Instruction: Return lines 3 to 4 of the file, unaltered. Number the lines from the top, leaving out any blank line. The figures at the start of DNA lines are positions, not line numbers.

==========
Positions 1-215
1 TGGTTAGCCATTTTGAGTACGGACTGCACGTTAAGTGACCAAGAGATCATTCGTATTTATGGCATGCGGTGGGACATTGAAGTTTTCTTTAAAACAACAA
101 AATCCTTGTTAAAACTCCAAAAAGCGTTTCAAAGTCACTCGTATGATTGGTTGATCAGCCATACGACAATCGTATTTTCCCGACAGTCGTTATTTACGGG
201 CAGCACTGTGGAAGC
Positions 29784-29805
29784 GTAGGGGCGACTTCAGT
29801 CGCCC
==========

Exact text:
101 AATCCTTGTTAAAACTCCAAAAAGCGTTTCAAAGTCACTCGTATGATTGGTTGATCAGCCATACGACAATCGTATTTTCCCGACAGTCGTTATTTACGGG
201 CAGCACTGTGGAAGC